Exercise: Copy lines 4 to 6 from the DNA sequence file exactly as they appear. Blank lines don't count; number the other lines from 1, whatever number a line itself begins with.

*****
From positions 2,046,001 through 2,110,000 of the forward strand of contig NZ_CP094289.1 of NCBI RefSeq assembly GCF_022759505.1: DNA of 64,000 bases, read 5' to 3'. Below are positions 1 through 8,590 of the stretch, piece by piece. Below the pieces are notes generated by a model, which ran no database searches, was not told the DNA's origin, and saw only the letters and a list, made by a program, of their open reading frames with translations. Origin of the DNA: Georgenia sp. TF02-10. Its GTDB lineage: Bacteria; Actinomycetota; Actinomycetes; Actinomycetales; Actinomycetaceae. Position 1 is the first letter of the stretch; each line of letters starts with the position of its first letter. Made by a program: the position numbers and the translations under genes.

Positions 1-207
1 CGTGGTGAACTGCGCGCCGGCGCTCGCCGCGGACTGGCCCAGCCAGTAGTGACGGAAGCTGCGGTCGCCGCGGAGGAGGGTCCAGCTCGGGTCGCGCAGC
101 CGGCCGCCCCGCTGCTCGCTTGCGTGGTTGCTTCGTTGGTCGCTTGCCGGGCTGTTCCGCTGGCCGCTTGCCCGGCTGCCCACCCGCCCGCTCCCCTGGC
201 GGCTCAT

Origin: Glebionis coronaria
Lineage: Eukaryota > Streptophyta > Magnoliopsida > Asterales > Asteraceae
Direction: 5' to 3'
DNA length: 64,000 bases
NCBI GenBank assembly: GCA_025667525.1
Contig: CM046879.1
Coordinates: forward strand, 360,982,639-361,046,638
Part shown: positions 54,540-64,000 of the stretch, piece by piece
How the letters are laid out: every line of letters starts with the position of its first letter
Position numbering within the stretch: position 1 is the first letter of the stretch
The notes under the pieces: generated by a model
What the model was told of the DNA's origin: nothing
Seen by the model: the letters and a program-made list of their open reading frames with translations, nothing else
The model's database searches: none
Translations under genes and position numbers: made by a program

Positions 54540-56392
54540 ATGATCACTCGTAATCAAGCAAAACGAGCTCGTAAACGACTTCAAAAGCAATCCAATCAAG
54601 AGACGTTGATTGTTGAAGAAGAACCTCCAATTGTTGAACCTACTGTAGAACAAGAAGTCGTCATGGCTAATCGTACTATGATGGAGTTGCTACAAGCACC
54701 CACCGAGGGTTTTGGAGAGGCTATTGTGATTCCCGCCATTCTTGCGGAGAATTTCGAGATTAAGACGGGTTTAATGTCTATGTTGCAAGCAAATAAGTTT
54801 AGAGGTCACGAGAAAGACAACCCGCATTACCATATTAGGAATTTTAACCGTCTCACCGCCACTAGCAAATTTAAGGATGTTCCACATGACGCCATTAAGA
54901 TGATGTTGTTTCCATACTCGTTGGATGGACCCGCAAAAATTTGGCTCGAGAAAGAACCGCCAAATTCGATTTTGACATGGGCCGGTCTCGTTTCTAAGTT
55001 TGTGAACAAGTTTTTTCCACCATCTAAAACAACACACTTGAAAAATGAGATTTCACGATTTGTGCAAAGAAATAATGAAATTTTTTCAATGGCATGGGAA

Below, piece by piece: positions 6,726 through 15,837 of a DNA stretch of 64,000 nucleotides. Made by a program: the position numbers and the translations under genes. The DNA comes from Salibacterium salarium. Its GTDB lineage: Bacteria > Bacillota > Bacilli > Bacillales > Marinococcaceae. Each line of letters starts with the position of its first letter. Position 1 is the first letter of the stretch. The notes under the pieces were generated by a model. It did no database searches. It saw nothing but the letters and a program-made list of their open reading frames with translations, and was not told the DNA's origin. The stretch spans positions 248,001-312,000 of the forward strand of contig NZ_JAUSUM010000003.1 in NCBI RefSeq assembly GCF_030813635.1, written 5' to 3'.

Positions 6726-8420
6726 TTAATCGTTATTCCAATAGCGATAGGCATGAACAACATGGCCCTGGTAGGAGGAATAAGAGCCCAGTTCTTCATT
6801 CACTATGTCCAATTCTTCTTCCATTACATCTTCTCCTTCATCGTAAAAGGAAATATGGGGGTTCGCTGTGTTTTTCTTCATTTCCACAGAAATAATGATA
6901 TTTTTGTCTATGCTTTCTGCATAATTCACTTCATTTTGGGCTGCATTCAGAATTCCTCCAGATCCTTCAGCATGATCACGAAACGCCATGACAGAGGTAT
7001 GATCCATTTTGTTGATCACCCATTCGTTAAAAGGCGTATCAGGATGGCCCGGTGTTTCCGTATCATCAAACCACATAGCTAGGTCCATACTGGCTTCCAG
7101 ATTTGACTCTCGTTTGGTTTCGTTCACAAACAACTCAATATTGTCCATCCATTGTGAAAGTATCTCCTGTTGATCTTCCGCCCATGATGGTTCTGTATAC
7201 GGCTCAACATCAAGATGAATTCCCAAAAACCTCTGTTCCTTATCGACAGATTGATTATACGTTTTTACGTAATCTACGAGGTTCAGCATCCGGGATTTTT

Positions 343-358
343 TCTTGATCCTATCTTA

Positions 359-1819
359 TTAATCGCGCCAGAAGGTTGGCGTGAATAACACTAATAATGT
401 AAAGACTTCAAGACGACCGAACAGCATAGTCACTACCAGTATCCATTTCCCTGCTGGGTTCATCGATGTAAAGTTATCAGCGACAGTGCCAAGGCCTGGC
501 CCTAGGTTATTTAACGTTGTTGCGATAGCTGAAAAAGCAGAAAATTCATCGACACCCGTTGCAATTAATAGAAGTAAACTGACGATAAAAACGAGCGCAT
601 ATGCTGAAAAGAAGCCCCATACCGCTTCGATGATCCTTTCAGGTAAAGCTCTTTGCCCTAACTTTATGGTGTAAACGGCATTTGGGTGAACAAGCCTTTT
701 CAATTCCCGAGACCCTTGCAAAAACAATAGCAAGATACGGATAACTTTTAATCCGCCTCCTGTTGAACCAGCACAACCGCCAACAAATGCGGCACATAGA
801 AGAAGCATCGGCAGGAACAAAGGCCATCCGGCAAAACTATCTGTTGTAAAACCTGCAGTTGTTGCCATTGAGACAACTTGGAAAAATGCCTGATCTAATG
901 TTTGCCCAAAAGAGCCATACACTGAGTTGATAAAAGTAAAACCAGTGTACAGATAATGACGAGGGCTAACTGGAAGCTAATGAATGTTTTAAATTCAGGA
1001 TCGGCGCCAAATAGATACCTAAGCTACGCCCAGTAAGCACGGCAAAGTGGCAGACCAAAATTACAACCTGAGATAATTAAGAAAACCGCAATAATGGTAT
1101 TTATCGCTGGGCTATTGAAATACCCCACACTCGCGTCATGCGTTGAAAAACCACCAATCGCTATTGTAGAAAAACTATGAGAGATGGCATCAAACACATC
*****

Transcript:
101 CGGCCGCCCCGCTGCTCGCTTGCGTGGTTGCTTCGTTGGTCGCTTGCCGGGCTGTTCCGCTGGCCGCTTGCCCGGCTGCCCACCCGCCCGCTCCCCTGGC
201 GGCTCAT

Origin: Glebionis coronaria